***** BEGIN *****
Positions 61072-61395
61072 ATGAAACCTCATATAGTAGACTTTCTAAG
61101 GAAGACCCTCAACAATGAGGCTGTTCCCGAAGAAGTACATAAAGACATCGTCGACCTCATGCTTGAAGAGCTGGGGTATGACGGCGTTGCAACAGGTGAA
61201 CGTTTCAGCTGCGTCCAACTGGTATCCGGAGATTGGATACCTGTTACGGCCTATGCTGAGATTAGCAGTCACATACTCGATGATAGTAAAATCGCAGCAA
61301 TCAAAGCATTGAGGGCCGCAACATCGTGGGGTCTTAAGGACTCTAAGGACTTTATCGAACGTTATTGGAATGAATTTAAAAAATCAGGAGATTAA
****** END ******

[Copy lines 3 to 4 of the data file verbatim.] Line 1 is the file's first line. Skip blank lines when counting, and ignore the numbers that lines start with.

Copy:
61101 GAAGACCCTCAACAATGAGGCTGTTCCCGAAGAAGTACATAAAGACATCGTCGACCTCATGCTTGAAGAGCTGGGGTATGACGGCGTTGCAACAGGTGAA
61201 CGTTTCAGCTGCGTCCAACTGGTATCCGGAGATTGGATACCTGTTACGGCCTATGCTGAGATTAGCAGTCACATACTCGATGATAGTAAAATCGCAGCAA